At phase 1, with probability , the first source packet gets to be preempted and we transition to phase 5 whereas the behavior at phase 5 is identical to that of the same phase in NPB. In this case, the cycle is an unsuccessful cycle. The other transitions to phases 2, 3, and 4, are identical to that of NPB.

In phase 3, if the service of source packet successfully completes, we transition to phase 5, which occurs with probability . On the other hand, if this packet is preempted by a source, packet, we transition to phase 4, which occurs with probability . Otherwise, we stay at phase 3.

While in phase 4, a source packet, , is in service. We transition to phase 3 if a source packet is chosen (with probability ) irrespective of whether the service is over or not. Additionaly, we transition to phase 2 if the service completes and there are no new arrivals, which occurs with probability .
The characterizing matrices of the proposed QBD, , are thus written as:
(18) 
is matrix of zeros, and are matrices of zeros except for their entry which is one, and is a matrix of zeros except for its entry which is one. Theorem 1 stated for NPB also applies to PB with the exception that the matrix of the QBD for PB is given as in (18) as opposed to written as in (18) for NPB.
4.3 NonPreemptive Single Buffer (NPSBR) Queueing System with Replacement
Before introducing the QBD for NPSBR as the other two queueing systems, we first need to obtain the pmf of the waiting time of successful source packets in NPSBR. Next, we present the corresponding main result in the following theorem.
Theorem 2.
The pmf of the queue waiting time for successful source information packets in NPSBR is a mixture of a probability mass at zero and a geometric distribution, i.e., there exist parameters such that the following hold:
(19) 
Proof.
Let the random sequence represent the number of information packets in the NPSBR system (service and waiting room) at instant . It is not difficult to show that the random sequence is governed by a DTMC with probability transition matrix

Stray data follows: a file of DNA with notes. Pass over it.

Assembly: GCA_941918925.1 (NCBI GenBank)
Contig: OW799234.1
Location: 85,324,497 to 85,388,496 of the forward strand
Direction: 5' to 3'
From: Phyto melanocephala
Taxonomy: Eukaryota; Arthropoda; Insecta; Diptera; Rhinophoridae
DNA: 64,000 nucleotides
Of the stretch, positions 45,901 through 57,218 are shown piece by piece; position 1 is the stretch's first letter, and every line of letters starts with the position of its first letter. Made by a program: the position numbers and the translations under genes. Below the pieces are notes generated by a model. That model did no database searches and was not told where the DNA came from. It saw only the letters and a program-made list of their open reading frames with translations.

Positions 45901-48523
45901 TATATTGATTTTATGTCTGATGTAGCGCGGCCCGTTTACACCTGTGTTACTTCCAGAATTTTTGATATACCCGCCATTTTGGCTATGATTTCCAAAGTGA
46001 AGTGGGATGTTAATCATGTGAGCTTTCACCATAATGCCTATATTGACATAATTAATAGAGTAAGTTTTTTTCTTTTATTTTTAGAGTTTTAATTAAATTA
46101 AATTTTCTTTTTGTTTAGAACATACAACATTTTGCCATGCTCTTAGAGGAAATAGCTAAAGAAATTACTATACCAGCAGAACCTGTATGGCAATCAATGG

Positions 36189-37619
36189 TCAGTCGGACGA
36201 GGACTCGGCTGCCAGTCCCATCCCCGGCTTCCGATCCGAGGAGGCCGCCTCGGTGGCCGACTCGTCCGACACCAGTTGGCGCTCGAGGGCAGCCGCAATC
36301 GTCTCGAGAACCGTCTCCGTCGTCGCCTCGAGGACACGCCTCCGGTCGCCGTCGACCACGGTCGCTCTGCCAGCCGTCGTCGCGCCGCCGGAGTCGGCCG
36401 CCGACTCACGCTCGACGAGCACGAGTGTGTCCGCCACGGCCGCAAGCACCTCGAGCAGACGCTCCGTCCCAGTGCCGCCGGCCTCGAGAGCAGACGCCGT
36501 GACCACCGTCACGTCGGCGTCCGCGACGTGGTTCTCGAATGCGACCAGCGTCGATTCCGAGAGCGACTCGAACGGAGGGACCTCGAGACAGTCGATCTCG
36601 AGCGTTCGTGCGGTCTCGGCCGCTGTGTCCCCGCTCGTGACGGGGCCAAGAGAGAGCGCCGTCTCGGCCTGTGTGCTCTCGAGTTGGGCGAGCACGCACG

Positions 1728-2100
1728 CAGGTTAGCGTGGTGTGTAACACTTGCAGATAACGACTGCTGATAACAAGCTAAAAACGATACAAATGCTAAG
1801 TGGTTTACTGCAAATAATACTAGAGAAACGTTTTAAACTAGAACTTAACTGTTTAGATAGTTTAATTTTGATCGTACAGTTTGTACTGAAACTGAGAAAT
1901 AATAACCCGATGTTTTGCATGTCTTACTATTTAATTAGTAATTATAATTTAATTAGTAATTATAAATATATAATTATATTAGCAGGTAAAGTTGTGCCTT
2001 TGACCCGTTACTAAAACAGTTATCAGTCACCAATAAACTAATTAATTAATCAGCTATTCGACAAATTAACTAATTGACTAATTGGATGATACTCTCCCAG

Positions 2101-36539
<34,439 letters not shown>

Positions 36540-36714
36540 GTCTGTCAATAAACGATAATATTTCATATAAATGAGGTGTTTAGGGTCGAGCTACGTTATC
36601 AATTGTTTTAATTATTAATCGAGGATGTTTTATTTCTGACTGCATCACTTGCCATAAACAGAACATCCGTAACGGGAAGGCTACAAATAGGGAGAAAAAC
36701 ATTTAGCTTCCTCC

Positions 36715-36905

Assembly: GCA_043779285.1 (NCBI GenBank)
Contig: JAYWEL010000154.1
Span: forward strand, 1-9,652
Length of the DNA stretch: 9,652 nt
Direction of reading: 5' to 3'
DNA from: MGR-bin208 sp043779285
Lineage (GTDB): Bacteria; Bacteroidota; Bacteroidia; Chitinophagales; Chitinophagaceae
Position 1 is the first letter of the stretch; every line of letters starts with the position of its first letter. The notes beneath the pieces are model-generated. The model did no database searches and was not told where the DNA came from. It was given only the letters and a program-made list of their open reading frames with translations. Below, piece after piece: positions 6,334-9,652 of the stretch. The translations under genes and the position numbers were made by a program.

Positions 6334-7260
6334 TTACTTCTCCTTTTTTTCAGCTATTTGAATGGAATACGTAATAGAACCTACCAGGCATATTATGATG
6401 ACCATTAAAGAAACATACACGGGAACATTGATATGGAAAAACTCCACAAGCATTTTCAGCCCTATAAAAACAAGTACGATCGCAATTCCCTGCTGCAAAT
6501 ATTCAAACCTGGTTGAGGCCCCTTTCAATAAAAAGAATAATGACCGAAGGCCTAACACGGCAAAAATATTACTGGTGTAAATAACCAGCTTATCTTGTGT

Let be the stationary vector of this DTMC satisfying Also let be the probability of a source packet to be picked among all other arrivals given that the source packet has arrived. Clearly, . Let be the success probability of a source packet. An arriving packet joins the server with probability and joins the waiting room with probability . A packet that joins the waiting room is successful iff there are no other arrivals in a geometrically distributed interval with parameter , which occurs with probability . Therefore,
Consequently, we have the following closedform expression for :
The conditional probability of zero queue wait, denoted by , conditioned on a successful source packet is . Similarly, the conditional probability of a queue wait of instants, denoted by , conditioned on a successful source packet is . Subsequently, the following choices of the two parameters and
(20) 
give rise to the expression (19). ∎
Phase  Description 

1  The first successful source packet is in the waiting room 
2  The first successful source packet is in service and the waiting room is empty 
3  The first successful source packet is in service and there is a source packet in the waiting room 
4  The first successful source packet is in service and there is a source packet in the waiting room with 
5  The service of first source packet is over and we wait for a packet arrival 
6  The second successful source packet is in service 
7  A source () packet is in service and the waiting room is empty 
8  A source () packet is in service and and there is a source packet in the waiting room 
9  A source () packet is in service and and there is a source packet () is in the waiting room 
10  The service of the second successful source packet is over and we prepare for the next cycle 
For the NPSBR system, we propose an infinite Markov chain of QBD type characterized as in (4) with statespace with 10 phases. Table 4 describes each of the ten phases used the NPSBR system. The characterizing matrix of the proposed QBD is given in Eqn. (21). Moreover, is matrix of zeros, and are matrices of zeros except for their entry which is one, and is a matrix of zeros except for its entry which is and entry which is .
This QBD evolves in the form of repetitive cycles as in the previous two queueing sytems. A cycle begins with the arrival of a successful source packet which then first waits in the waiting room (phase 1) which is then served (phase 2). Following phase 2, the QBD evolves until the completion of the next successful source packet’s service completion (phases 3 to 9). Finally, in phase 10, we prepare for the next cycle. From the evolution of this QBD, we observe that the values that the level process of the proposed QBD takes in phases 5 to 9 in one QBD cycle, coincide with the sample values of the AoI process in its own cycles, as given in Table 2. We now present the following main result without proof for the NPSBR queueing system.